Coming to Port
Between her and the port lay the great flat reef on which so many good ships have from time to time suffered, and, with the wind blowing from its present direction, it would be quite impossible that this ship should find the entrance of the harbour.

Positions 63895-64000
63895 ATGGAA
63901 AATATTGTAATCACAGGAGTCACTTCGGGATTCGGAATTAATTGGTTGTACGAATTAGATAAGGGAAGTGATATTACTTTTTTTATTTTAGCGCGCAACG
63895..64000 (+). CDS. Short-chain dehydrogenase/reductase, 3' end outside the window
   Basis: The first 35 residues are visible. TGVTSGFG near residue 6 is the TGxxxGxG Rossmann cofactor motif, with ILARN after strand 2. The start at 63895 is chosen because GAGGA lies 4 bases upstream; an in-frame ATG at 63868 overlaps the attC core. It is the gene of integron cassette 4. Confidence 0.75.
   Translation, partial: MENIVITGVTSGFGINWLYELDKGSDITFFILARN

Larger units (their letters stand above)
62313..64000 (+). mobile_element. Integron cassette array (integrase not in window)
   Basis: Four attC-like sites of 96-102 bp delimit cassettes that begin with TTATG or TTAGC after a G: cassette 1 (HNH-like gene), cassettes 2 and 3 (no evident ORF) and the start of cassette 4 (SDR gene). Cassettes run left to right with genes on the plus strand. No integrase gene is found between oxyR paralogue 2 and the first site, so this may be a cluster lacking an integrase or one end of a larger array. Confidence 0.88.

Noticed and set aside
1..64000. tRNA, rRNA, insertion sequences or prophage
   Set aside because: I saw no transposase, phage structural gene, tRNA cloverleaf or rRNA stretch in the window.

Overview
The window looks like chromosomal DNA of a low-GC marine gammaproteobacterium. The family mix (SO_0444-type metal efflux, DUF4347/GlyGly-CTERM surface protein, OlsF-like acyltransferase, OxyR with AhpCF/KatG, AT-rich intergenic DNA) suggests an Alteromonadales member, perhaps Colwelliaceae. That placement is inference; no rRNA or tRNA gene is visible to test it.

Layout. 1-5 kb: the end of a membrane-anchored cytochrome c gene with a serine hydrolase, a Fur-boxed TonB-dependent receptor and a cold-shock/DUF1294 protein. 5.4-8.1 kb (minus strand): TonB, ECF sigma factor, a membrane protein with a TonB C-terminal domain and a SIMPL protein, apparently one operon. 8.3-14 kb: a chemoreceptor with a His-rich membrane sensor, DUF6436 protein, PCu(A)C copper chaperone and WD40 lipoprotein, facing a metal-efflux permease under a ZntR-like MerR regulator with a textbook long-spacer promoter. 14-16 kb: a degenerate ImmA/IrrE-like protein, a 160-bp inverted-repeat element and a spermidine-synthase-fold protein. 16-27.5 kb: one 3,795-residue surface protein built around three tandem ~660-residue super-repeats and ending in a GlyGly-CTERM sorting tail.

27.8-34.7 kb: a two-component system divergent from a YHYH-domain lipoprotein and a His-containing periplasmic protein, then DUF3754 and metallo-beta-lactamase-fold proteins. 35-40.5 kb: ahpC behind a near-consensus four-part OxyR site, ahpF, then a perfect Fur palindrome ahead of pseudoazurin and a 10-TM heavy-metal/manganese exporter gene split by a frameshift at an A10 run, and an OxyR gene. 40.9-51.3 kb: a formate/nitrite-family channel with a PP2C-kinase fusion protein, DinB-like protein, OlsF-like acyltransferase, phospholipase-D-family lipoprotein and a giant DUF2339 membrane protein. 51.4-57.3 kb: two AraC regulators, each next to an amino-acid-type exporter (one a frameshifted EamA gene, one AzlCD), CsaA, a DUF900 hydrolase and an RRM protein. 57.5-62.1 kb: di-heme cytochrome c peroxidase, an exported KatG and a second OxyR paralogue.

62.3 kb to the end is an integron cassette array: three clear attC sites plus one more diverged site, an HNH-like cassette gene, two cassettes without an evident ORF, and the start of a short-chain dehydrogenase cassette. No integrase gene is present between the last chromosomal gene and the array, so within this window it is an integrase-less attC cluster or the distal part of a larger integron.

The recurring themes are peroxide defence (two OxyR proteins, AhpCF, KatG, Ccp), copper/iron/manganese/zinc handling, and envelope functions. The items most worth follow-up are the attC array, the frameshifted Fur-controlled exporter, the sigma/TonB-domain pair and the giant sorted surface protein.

It was now nearly the hour of high tide. The waves were still great, and the schooner, with all sails set, was rushing with such speed that, in the words of one old sailor, 'she must end up somewhere, if only in hell'. Then came another rush of sea-fog, greater than any hitherto, a mass of dank mist, which seemed to close on all things like a gray pall. The rays of the searchlight were kept fixed on the harbour mouth across the East Pier, where the crash was expected, and men waited breathlessly.